Hadaly Pictures with a cast that includes Holly Hunter, Andy Serkis of Lord of the Rings fame, and the singer Gavin Rossdale. How are things progressing with the film and what do you think of the cast? I also noticed that Hadaly Pictures is developing another screenplay you wrote called “Red King”. Can you tell us what that is about?

Mike: I have to admit that I haven’t had any updates on the
Hadaly situation in a while. The last I heard, they were looking into a US funding stream that would allow for a bigger initial release. Andrea, the director, said he’d have big news for me soon. I’m waiting to find out what that is.

Red King is a sci-fi movie about angels and drug addiction and the interface between the human and the divine. It’s at the outline stage right now.

Q: Regarding comic books, you’re involved in a lot of cool projects right now including Ultimate Fantastic Four, Crossing Midnight, X-Men: Legacy, Secret Invasion,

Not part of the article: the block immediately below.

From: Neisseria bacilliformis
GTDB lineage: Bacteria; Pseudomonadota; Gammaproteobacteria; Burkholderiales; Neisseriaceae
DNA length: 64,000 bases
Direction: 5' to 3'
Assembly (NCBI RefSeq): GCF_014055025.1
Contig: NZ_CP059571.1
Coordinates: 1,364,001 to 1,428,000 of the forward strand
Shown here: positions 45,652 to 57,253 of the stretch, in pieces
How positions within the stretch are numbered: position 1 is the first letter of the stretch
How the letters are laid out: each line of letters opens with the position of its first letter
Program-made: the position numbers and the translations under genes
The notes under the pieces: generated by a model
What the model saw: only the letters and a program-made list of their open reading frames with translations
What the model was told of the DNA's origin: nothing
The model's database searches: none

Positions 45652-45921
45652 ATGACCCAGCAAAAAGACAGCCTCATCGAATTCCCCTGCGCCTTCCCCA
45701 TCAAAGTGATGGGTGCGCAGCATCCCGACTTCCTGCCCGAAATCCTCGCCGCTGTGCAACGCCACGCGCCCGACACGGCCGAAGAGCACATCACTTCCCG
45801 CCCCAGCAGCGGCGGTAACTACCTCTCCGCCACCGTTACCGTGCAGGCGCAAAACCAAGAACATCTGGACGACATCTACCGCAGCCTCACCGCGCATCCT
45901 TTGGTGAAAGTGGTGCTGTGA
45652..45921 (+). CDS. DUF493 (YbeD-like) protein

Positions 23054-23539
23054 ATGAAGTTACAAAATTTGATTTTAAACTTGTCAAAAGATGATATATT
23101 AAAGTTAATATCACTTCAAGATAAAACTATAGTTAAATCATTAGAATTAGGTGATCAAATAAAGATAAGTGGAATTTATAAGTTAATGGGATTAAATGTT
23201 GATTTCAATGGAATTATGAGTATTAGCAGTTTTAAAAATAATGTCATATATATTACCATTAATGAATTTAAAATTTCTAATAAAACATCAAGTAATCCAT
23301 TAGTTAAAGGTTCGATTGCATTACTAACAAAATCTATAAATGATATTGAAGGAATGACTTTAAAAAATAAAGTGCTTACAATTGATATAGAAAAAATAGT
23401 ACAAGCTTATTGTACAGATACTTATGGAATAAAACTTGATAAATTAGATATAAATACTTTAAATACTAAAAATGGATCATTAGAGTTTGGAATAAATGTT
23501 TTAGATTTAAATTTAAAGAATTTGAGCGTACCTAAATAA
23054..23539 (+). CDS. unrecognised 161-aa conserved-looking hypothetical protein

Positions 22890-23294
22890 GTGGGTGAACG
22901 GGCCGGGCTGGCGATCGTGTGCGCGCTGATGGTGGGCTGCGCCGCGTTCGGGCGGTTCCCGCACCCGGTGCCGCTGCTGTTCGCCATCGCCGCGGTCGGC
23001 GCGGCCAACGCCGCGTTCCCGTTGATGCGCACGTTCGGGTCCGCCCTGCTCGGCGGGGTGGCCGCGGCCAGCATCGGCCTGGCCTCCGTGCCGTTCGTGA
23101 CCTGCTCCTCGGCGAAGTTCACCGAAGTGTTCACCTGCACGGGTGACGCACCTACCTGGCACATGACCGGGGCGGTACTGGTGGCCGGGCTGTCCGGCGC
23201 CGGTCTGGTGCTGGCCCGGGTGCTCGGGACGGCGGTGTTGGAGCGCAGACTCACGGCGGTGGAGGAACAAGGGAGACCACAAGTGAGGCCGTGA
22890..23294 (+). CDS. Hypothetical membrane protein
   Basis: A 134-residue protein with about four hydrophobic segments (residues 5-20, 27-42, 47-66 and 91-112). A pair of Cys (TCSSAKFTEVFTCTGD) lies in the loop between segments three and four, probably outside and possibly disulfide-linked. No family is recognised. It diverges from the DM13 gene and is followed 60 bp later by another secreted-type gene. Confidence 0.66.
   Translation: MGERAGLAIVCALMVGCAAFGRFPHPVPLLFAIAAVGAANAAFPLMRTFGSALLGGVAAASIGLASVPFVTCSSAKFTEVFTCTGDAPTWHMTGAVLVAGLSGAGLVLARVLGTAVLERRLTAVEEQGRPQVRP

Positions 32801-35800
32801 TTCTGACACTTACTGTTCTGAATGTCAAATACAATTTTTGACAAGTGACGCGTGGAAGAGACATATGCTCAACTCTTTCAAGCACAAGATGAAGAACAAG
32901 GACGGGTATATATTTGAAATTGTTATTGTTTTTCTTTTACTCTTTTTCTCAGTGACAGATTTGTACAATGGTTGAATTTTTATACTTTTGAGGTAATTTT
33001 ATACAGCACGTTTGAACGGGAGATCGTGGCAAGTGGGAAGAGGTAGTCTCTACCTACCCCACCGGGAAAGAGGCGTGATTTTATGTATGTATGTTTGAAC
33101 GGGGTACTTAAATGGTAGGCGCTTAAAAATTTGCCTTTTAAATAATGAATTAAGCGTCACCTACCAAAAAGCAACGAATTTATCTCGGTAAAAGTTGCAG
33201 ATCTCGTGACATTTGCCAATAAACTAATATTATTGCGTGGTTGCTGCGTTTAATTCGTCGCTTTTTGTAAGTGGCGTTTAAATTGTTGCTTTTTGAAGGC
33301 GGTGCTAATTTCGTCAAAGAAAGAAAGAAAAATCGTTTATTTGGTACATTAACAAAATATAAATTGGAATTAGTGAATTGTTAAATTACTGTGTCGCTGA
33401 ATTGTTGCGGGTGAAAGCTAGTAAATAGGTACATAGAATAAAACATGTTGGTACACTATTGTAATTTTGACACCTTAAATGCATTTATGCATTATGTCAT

Coalition Comix, The Stranded, etc. Of these, I’m most impressed with your collaborations with Virgin Comics. How did you first get involved with Virgin, what sets them apart from other comic book publishers, what was it like working with Nicholas Cage and his son on Voodoo Child, what are your thoughts on Coalition Comix and the reaction it has received so far, and can you talk some about The Stranded—it’s genesis, your thoughts on the concept and how the SciFi Channel pilot is progressing which you wrote?

Virgin is doing some truly innovative and exciting things at the moment, and I’ve felt very lucky to be a part of that. They’re a very new company in the comics world, as you know, and they hit the ground running. With the Voices line they’ve set up astonishingly successful collaborations between Hollywood and comics talent: they’ve got the Sci-Fi imprint going now, which allows them to tap the experience and creative smarts of the Sci-Fi Channel’s top producers. They’ve done Coalition, which is a joint project with MySpace, and so on. They seem to be moving forward on so many fronts, it’s hard to keep track of them all.

What’s happening with